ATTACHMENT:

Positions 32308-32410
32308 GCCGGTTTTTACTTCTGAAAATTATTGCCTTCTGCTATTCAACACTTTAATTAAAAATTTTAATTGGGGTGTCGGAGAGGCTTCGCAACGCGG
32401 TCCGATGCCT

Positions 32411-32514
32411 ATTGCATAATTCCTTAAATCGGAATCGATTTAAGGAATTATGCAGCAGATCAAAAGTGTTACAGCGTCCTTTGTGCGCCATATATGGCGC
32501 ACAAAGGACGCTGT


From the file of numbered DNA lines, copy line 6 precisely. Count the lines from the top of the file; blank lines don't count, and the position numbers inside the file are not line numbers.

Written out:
32501 ACAAAGGACGCTGT